The government’s priority is to keep existing workplaces and create new ones

Employers call for a more flexible Labour Code.

The ruling coalition of OĽaNO, Sme Rodina, SaS and Za ĽudíThe ruling coalition of OĽaNO, Sme Rodina, SaS and Za Ľudí (Source: TASR)

This article was published in the Career & Employment Guide 2020, our special annual publication focused on the labour market, human resources and education.

The Igor Matovič government had to prepare the roadmap for its operation in the next four years amidst the fight against the COVID-19 pandemic. The crisis that is expected to follow will bring not only challenges, but also opportunities, observers say – including for the labour market.

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In the area of work and employment, the government of four parties promises to pursue measures to keep employment and create workplaces while reducing payroll taxes as a means of increasing citizens’ incomes. Its programme statement prioritises the improvement of the business environment, the fight against corruption and red tape, a prudent fiscal policy, and tackling tax evasion.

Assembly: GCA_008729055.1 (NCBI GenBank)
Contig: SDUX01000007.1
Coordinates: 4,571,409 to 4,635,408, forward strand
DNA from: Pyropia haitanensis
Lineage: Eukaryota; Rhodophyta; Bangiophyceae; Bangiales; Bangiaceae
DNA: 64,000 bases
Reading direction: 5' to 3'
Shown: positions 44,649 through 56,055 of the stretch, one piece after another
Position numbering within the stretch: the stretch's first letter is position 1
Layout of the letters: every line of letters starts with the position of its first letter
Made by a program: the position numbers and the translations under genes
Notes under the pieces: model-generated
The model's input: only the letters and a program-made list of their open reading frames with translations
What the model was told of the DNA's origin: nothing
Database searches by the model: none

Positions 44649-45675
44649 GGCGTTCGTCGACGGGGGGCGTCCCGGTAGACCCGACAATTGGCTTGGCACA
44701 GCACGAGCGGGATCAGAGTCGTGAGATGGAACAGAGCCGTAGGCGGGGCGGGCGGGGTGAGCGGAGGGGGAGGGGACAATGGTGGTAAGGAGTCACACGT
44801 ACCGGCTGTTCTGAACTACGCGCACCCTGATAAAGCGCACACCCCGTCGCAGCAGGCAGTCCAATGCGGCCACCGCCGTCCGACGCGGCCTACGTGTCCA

“The programme statement contains several good ideas, but it is questionable how many of them they will really be able to implement,” Martin Kahanec of the Central European Labour Studies Institute (CELSI) non-governmental think tank told The Slovak Spectator. “Paradoxically, the pandemic could be helpful in forcing Slovakia to focus on key measures.”

Related articleCoronavirus comes with an irreversible change to Slovakia's labour market Read more 

The business sector takes a positive view of the programme statement, pointing to the plans to reform payroll taxes and to enhance the flexibility of the Labour Code. Flexibility is pinpointed as key, particularly during the crisis and its aftermath. The Labour Ministry pledged, in its part of the programme statement, to consult on changes to the labour legislation with social partners.

Flexibility is key in a crisis

The National Union of Employers (RÚZ) points out that the coronavirus crisis has shown how unbending the labour legislation and the Labour Code are.

“The labour legislation must be thoroughly assessed. It must be modernised and set more fields where the adjustment of relations between employer and employee could be based on an individual or a collective agreement and not set by the law,” said Martin Hošták, secretary of the RÚZ.

The Federation of Employers’ Associations (AZZZ) welcomes any improvement in flexibility, adding that any easing that means employees achieve a better work-life balance will lead to companies retaining a happier and more loyal workforce.

“Society as such has been changing, and keeping talent requires some flexibility on the side of companies,” said AZZZ spokesperson Miriam Filová.

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